What’s with all the standing Ovations?

Over the past few years I have noticed, particularly at Severance Hall (my most regularly-attended concert venue), that the number of standing ovations has increased exponentially, seemingly in proportion to the number of mobile phone ringers that go off during concerts. I have always been of the belief that standing ovations are kept for unique and the most extraordinary performances. Perhaps in a season of eighteen concerts, there might be one or two worthy of a standing ovation, which is the highest honor (no pun intended) that an audience can give to a performer.But lately it seems that every concert has at least one standing ovation, sometimes more than one. And on the part of the audience, they often seem mechanical, almost out of duty, almost that the audience owes the performers the ovation, not that the performance led the audience as a whole to such a state of ecstasy that in unison they stand up cheering at the end. More often it is a few people standing, then the rest of the audience struggles to its feet. The multiplicity of standing ovations prevents those of us who are more selective about standing up from seeing the curtain calls at the end of a performance; it is almost as if we are forced to stand. A cynical friend claims that the only thing required in Cleveland to get a standing ovation is to drag a side of beef across the stage. As a past recipient myself of a few standing ovations, I would hope that the requirement might be slightly more than that, but the habitual standing ovations that I’m seeing lately is nonsense that cheapens the tradition of honoring the performer by standing. Even the brilliant Cleveland Orchestra does not always give surpassing performances. Are people just to ignorant to figure that out? Or too easy to please? Or perhaps already being standing gives people a way for a quick exit.Or are my standards for performances too high?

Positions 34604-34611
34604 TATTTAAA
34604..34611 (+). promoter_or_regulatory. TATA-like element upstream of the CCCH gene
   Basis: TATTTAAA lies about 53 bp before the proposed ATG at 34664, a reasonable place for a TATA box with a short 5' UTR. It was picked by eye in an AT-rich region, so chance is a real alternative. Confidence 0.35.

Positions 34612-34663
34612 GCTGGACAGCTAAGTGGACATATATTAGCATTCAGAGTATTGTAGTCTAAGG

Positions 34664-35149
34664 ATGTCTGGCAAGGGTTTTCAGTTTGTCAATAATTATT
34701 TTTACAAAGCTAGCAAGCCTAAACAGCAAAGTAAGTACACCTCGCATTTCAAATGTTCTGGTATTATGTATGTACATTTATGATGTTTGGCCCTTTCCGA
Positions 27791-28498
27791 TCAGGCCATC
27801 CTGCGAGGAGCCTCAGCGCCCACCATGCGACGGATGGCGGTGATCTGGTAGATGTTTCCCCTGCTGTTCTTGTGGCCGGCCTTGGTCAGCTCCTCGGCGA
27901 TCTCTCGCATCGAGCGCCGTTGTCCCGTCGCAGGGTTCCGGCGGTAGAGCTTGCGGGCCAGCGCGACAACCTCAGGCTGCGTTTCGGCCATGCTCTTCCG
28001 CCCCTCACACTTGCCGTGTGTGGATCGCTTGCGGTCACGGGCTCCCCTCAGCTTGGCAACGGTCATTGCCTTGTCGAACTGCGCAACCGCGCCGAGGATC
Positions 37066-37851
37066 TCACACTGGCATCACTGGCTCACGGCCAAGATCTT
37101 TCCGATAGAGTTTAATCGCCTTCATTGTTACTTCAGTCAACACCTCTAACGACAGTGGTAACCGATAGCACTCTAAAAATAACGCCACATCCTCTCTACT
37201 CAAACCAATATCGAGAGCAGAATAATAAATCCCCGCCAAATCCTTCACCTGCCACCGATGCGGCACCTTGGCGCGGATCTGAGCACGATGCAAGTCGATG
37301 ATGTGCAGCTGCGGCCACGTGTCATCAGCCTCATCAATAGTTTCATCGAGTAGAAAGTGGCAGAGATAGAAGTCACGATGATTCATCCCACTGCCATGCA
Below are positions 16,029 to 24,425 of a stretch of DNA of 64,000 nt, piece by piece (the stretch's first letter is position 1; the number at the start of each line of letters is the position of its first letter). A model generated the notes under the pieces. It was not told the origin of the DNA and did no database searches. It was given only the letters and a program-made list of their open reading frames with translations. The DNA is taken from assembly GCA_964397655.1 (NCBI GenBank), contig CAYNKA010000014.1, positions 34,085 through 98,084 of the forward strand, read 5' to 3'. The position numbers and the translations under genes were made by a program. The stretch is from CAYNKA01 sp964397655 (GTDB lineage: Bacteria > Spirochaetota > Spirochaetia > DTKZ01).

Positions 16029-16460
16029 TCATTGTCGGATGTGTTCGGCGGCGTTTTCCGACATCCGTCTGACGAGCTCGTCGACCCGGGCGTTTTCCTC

Leave a Reply

Fill in your details below or click an icon to log in:

WordPress.com Logo

You are commenting using your WordPress.com account. Log Out /  Change )

Twitter picture

You are commenting using your Twitter account. Log Out /  Change )

Facebook photo

You are commenting using your Facebook account. Log Out /  Change )

Connecting to %s